We are very proud that Miklós Harastzi was the keynote speaker at the European Press Prize award ceremony, held the 14th of March in Budapest. Read his important speech below.
“Dear friends of freedom of the press,
Many of you are coming from countries where the otherwise democratic, pluralistic media is burdened by novel dangers, such as manipulative fake news, the fragmentation of the public through social media, the monopolistic harnessing of advertisement revenues by the big-data companies, and, as a result, a further weakening of the legacy media.
Now, your speaker tonight is envying you — and at the same time he is praising your wisdom to have come with your award ceremony to one of the countries of Europe already taken over by a higher stage of despoilment.
Your precious prizes honouring quality journalism are truly meaningful in a country which is, by now, beyond the mere spreading of politically motivated fake news. Instead, we have a dominating fake media, sustained by the government from taxpayer money. In short, welcome to the new propaganda state inside Europe, donning a quasi-democratic and quasi-market-economy camouflage.
“Your precious prizes honouring quality journalism are truly meaningful in a country which is, by now, beyond the mere spreading of politically motivated fake news.”
Here you find an audience which can fully appreciate the dangers that the established democracies face when outside forces pump fake news into the public space.
We share your indignation hearing about the most impertinent of all fake news, which is when populist politicians cry fake news, slandering the work of responsible journalists. The honest media has become an enemy because it is NOT fake.
“The honest media has become an enemy because it is NOT fake.”
But what you will experience in this country is not any more manipulations of social media, utilizing commercial algorithms of the big-data companies to distribute their garbage.
Instead, the illiberal propaganda state has become a troll factory itself. Its main objective is not simply the spreading of “alternative facts” – the aim is to squeeze out all alternatives to fake news.
As you can guess, this cannot be achieved within the media production cycle alone. To achieve this, you need fake democracy, a fake market, and fake constitutionalism.
I recommend studying the propaganda state as inherent in the warning signs you already experience at home.
Notwithstanding their camouflage of an elective democracy, these states are able to achieve a deep-seated censorship and propaganda effect, comparable to what the erstwhile totalitarian states had accomplished.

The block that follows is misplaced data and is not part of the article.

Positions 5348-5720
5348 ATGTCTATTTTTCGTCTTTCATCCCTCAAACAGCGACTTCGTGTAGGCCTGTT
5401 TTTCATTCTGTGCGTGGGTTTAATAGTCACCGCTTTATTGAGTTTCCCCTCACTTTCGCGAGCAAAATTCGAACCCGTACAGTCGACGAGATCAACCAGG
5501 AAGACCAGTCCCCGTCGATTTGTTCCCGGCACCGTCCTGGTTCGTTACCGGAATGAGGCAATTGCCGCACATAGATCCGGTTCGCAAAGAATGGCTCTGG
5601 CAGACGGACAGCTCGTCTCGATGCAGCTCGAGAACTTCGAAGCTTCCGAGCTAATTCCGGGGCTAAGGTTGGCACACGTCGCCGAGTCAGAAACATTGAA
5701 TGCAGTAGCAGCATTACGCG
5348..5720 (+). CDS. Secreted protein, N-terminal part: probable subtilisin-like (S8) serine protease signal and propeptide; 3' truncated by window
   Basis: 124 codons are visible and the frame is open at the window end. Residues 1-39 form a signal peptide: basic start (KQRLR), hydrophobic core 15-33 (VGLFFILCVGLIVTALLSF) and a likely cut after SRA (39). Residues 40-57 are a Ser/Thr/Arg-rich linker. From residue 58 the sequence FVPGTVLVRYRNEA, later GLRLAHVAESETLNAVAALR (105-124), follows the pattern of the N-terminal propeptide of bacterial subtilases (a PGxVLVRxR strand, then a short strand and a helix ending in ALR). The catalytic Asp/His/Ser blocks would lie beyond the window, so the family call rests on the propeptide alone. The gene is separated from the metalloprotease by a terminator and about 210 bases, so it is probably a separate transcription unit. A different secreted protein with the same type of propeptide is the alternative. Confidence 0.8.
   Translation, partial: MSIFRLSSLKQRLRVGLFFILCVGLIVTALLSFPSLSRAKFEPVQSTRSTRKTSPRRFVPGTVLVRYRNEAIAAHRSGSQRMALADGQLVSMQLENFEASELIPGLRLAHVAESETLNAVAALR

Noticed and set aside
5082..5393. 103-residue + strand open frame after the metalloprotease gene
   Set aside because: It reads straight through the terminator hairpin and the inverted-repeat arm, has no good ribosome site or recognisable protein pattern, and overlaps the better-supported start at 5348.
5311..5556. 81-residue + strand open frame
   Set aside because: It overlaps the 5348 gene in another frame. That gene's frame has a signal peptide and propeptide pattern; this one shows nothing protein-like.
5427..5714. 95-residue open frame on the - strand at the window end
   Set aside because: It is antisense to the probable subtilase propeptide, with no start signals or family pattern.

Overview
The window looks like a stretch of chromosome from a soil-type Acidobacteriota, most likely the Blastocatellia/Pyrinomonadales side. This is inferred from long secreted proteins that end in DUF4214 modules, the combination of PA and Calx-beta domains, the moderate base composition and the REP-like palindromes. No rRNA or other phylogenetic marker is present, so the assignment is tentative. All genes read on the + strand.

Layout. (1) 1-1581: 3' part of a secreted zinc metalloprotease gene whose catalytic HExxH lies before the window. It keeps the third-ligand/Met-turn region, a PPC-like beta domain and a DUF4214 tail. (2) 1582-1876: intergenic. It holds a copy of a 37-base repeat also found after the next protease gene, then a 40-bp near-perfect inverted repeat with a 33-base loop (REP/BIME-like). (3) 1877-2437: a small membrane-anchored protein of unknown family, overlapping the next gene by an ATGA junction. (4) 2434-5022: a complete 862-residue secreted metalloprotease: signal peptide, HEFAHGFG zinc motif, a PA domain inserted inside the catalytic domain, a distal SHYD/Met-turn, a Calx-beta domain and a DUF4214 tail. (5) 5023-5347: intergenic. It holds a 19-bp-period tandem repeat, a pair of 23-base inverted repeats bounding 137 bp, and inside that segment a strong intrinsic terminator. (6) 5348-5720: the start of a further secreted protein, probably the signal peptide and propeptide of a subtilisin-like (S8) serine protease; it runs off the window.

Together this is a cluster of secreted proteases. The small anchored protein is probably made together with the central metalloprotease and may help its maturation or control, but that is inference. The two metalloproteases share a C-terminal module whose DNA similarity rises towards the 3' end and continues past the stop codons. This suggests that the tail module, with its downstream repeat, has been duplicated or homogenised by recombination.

How does it work? Hanna Arendt has told us, and the method has not changed. The essence, she told us, was a concentrated state effort to actually build the fake realities, and then give up on argumentation, and only finger point at that convenient new reality. Think of the fake civil war in Ukraine to convince the public of a “fascist danger”, or the building of the border fence in Hungary, in order to convince the nation that it has to be defended, from the danger of an alien invasion and a fake Soros plan.
Naturally, Hanna Arendt added, for the propaganda state to succeed, it also had to annihilate access to real news. It was one of the most sobering moments of my life when I realized that that method also works in an elective democracy, by the monopolization of broadcasting, and by fragmenting and manipulating the online social media.
In the 1990s, when I served as head of the media freedom watchdog arm of the Organisation for Security and Co-operation in Europe, I was forced to realize that the decline of media freedom went far beyond individual violations of earlier recognized standards. It was a transition from democracy, rather than to it. It was the global resurrection of methodical state censorship in a democratic disguise. This type of media control is globally taking root as a mainstay of illiberal and neo-authoritarian governance.
The quasi-democratic state censorship systems do not generally outlaw free speech, unlike the few remaining ideological tyrannies, such as China or Iran. Nevertheless, the first liberty that is taken away in all post-Cold War fake democracies is the local version of the First Amendment. Take as an example the constitutional changes in EU member states Hungary and Poland.
“The first liberty that is taken away in all post-Cold War fake democracies is the local version of the First Amendment.”
With the help – and under the pretext – of majoritarian parliamentary decisions, they simultaneously curtail all four basic media freedoms:
– The right to opinion, limiting of what could be said in public;
– The right to fact-finding, or the right to know, by continuously tightening access to public-interest information;
– The right to choose, or most simply, pluralism of the media;